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Page 247 - WITH deep affection And recollection I often think of Those Shandon bells. Whose sounds so wild would, In the days of childhood, Fling round my cradle Their magic spells. On this I ponder Where'er I wander, And thus grow fonder, Sweet Cork, of thee, With thy bells of Shandon, That sound so grand on The pleasant waters Of the river Lee.
Page 240 - Guid faith he mauna fa' that! For a' that, and a' that, Their dignities, and a' that, The pith o' sense, and pride o' worth, Are higher rank than, a' that. Then let us pray that come it may, As come it will for a' that; That sense and worth, o'er a' the earth, May bear the gree, and a' that. For a
Page 214 - And fettered to her eye, The birds that wanton in the air Know no such liberty. When flowing cups run swiftly round With no allaying Thames, Our careless heads with roses bound, Our hearts with loyal flames; When thirsty grief in wine we steep, When healths and draughts go free, Fishes that tipple in the deep Know no such liberty.
Page 31 - Drink to me only with thine eyes, And I will pledge with mine; Or leave a kiss but in the cup And I'll not look for wine. The thirst that from the soul doth rise Doth ask a drink divine; But might I of Jove's nectar sup, I would not change for thine.
Page 26 - MID pleasures and palaces though we may roam, Be it ever so humble, there's no place like home! A charm from the skies seems to hallow us there, Which seek through the world is ne'er met with elsewhere. Home! home! sweet, sweet home! There's no place like home!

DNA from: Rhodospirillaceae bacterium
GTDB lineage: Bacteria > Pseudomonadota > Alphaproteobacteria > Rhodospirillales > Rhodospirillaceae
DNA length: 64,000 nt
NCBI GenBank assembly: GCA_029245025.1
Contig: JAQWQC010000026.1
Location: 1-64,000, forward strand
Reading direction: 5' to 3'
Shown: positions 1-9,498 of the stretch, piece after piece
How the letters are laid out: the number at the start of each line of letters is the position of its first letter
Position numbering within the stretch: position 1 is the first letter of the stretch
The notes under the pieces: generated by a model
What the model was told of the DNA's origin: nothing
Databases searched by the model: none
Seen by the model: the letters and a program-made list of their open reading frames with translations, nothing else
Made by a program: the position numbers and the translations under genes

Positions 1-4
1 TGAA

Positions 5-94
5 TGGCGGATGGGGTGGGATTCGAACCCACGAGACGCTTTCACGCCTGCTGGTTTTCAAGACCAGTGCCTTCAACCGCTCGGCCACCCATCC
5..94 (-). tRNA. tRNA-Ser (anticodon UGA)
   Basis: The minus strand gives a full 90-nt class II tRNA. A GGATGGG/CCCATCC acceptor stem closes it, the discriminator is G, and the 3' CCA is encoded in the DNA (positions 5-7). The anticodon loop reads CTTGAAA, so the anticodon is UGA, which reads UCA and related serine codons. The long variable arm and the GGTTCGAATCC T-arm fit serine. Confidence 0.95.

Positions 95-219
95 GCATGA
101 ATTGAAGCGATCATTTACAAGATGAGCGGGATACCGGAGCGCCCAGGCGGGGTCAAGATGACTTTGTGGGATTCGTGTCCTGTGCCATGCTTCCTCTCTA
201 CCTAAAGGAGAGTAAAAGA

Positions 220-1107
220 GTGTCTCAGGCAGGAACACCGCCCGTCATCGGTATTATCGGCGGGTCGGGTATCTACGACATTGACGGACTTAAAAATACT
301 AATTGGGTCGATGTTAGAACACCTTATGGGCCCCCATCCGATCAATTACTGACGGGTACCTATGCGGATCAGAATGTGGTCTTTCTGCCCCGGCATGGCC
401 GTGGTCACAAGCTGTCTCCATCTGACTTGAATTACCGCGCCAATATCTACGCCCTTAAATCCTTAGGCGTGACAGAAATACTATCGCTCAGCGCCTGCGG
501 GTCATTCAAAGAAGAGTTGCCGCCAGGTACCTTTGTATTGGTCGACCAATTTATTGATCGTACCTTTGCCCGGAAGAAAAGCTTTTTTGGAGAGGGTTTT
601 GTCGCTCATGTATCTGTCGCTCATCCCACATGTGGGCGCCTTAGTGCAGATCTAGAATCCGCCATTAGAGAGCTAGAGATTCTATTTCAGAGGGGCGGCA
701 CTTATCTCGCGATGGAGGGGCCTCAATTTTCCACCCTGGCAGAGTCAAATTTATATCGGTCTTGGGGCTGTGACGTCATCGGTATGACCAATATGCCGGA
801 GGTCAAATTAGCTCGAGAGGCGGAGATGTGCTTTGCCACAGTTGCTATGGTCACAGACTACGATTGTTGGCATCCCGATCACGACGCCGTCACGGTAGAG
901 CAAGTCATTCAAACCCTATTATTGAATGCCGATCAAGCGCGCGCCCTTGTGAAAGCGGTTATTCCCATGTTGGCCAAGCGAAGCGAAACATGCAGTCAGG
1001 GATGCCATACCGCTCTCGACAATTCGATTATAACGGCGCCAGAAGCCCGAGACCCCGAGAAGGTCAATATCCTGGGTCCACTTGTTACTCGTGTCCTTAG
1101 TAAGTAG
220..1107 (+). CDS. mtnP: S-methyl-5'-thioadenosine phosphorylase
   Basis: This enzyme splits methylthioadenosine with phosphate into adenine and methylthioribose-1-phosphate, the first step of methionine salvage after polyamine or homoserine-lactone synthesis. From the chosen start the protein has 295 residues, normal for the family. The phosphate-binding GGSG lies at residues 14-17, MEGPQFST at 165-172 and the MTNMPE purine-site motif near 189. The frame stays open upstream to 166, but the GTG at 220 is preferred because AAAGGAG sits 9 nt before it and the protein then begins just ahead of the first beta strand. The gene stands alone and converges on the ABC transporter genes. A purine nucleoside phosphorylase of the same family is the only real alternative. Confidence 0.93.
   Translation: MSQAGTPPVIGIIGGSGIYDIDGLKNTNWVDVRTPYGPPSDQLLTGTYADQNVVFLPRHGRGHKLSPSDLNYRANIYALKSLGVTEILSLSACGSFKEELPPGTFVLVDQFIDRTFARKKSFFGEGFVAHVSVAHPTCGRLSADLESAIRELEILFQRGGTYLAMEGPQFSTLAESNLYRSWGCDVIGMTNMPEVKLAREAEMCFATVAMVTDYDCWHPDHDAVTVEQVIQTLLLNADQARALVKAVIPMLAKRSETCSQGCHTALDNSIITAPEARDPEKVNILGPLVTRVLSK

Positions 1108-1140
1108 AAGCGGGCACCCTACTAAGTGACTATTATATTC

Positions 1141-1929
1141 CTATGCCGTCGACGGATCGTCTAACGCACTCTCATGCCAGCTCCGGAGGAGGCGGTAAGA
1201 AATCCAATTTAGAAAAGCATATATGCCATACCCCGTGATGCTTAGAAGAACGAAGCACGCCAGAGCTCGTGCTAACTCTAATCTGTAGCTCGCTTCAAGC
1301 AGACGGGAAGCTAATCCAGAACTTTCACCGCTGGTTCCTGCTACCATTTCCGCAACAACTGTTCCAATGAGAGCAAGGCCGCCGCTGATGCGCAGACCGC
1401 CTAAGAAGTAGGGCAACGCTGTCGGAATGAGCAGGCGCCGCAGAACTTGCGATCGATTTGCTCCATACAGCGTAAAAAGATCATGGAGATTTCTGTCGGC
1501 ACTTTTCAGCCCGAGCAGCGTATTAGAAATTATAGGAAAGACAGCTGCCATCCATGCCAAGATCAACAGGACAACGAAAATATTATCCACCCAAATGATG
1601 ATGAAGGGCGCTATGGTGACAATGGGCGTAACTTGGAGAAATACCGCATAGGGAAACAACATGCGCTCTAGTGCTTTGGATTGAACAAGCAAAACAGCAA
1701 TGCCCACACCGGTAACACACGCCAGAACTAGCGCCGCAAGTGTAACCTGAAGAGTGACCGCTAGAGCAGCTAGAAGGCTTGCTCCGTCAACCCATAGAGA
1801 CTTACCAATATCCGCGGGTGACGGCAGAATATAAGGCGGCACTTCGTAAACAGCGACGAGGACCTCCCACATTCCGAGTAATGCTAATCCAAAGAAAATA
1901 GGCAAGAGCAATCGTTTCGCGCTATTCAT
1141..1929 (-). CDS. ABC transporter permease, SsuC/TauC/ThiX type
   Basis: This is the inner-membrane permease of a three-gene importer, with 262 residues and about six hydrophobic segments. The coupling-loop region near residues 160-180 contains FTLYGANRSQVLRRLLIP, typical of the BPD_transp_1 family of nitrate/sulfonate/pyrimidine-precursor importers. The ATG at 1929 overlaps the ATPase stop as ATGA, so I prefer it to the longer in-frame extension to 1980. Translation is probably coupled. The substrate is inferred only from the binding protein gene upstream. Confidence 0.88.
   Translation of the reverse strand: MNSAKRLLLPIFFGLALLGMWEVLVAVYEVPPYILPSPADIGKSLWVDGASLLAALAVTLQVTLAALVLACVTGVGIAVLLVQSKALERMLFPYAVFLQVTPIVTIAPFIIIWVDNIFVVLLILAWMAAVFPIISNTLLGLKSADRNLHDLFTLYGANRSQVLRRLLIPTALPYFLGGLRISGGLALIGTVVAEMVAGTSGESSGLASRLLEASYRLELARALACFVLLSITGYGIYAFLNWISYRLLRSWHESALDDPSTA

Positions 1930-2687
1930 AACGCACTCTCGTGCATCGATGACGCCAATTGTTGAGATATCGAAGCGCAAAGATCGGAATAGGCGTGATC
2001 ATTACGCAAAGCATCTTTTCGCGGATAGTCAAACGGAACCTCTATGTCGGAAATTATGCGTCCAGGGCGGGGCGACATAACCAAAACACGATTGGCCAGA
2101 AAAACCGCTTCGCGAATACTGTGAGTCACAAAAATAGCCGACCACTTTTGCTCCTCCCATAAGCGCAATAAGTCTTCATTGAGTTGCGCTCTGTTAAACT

Page 39 - Fair daffodils, we weep to see You haste away so soon: As yet the early-rising sun Has not attained his noon. Stay, stay, Until the hasting day Has run But to the evensong; And, having prayed together, we Will go with you along. » We have short time to stay as you; We have as short a spring; As quick a growth to meet decay, As you or anything. We die, As your hours do, and dry Away Like to the summer's rain; Or as the pearls of morning's dew, Ne'er to be found again.
Page 37 - A honey tongue, a heart of gall, Is fancy's spring, but sorrow's fall. Thy gowns, thy shoes, thy beds of roses, Thy cap, thy kirtle, and thy posies, Soon break, soon wither, soon forgotten ; In folly ripe, in reason rotten. Thy belt of straw, and ivy buds, Thy coral clasps, and amber studs, All these in me no means can move To come to thee, and be thy love.
Page 37 - The shepherd swains shall dance and sing For thy delight each May morning: If these delights thy mind may move, Then live with me and be my love.
Page 16 - Tis but a step down yonder lane, And the little church stands near — The church where we were wed, Mary, I see the spire from here. But the graveyard lies between, Mary, And my step might break your rest — For I've laid you, darling, down to sleep, With your baby on your breast.